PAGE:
Language in the Vicinity of Art: Artists' Writings, 1960-1975

Article excerpt

"I DON'T LIKE THE INCORPORATION OF THE NAMABLE IN SOULPTURE" Carl Andre's observation from a 1968 interview reflects on the absence of image or allusion in advanced art of the period, but it remains pithily ironic: It is one hallmark of American art between roughly 1960 and 1975 that objects and installations were attended by massive quantities of artists' words, texts that fall across the artmaking landscape and settle like a heavy discursive drift. For one thing, artists were critics: Donald Judd reviewed dozens of exhibitions in New York galleries from 1959 to 1965 and composed several essays, such as "Specific Objects," in which he attempted to describe and account for the changing ontology of painting and sculpture; during the late '60s and early '70s, Mel Bochner covered exhibitions of new art in the critical press; both Bochner and Robert Morris composed defining theoretical texts--concerning seriality and "anti-form," for example--of post-Minimalism. But words--concrete verse (Andre), transitive verbs (Richard Serra), logical propositions (Bochner), "statements" (Lawrence Weiner), quasi-absurdist formulations (Sol LeWitt), the transgressive attenuation of banal speech (Bruce Nauman), the scientizing harangue (Robert Smithson), the magazine piece (Dan Graham)--were also often inseparable from the art itself. A proliferation of writing and other applications of language clearly distinguishes this generation. If we include avant-garde filmmakers--and considering how important film was to, say, Smithson and Serra, we probably should--the number of writers mounts even further. What does all of the activity betray? Is it a practice or a syndrome?

[ILLUSTRATION OMITTED]

[ILLUSTRATION OMITTED]

[ILLUSTRATION OMITTED]

[ILLUSTRATION OMITTED]

[ILLUSTRATION OMITTED]

Above all, writing is thinking, reasoning through. Exegesis can also signify the voice of authority: By setting the discourse, the artist as critic means to situate himself in the position of preemptive arbiter of ideas. That is, running commentary can serve as a cover. "No thought exists without a sustaining support," Bochner wrote in 1969 as an epigraph to a preparatory sketch for his inscribed wall drawing Theory of Boundaries, 1969-70, which posits the inseparability of any inference about the coordinates of space from its real or thinkable visualization (the "support," a pun on the conventional role of the canvas) or its symbolic relationship to the world through language. He might as well have been describing the physical and symbolic role of the written or printed page as a ground of risk, even uncertainty, during the '60s, for that is also what it is. Where the wall or the floor or the full coordinates of a room had been newly and assertively negotiated as art spaces that were coextensive with the physical space of the body, the page might be said to have functioned instead as the receptacle for something like an anxiety of interpretation.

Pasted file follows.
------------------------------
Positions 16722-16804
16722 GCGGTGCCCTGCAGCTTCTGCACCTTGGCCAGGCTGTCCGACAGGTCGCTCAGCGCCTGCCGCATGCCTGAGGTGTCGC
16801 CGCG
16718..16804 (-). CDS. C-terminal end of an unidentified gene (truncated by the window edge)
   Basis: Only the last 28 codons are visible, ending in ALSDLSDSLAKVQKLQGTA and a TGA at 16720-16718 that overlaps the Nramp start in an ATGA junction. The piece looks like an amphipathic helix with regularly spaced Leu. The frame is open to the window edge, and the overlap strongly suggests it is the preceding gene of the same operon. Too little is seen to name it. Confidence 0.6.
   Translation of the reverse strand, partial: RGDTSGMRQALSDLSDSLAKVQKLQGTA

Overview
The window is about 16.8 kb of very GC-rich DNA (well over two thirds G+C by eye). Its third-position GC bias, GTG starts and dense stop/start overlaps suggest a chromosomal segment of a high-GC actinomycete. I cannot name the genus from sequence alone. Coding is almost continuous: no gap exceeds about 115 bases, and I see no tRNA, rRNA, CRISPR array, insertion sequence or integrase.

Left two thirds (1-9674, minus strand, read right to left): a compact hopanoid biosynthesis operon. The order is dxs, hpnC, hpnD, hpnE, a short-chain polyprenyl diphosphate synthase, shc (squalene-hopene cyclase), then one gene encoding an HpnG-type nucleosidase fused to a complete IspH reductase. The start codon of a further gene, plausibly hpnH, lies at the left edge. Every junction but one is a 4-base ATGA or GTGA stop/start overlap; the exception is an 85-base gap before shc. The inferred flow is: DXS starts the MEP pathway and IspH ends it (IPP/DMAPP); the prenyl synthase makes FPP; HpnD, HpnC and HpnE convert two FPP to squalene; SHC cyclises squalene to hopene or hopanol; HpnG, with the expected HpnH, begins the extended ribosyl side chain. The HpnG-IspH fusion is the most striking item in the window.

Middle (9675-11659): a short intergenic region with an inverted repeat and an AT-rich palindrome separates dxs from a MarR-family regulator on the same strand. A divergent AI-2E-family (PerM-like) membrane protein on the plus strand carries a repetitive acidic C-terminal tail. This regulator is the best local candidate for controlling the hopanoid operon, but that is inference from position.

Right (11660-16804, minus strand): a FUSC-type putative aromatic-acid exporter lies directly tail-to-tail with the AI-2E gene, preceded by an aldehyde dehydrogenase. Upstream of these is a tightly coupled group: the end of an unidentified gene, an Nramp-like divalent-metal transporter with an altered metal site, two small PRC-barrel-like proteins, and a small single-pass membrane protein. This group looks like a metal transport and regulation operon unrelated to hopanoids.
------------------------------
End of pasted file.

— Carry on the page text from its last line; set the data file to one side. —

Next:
This is not a case of the manifesto; protest rhetoric is as old as the idea of the avant-garde, although the distinction is somewhat difficult to quantify. The new writing was more often didactic and theoretically aware, and the energy level--demonstrated by sheer volume--peculiarly intense. Significantly, many of these artists' texts have been collected and anthologized. Over the past decade, subjects of published volumes have included Judd, Morris, Serra, Smithson (in separate English and German editions), and Graham (as well as Frank Stella, whose lectures postdate the period in question). Much more recently, in the past year or so, writings and interviews by Bochner (a bilingual French edition with many of the essays reproduced in facsimile), Nauman, and Ed Ruscha have appeared. At least two artists are still awaiting proper treatment: Letters and statements by Dan Flavin, composed in an exalted and sometimes caustic voice, are long overdue for a critical anthology; they only intermittently appear in old exhibition catalogues. …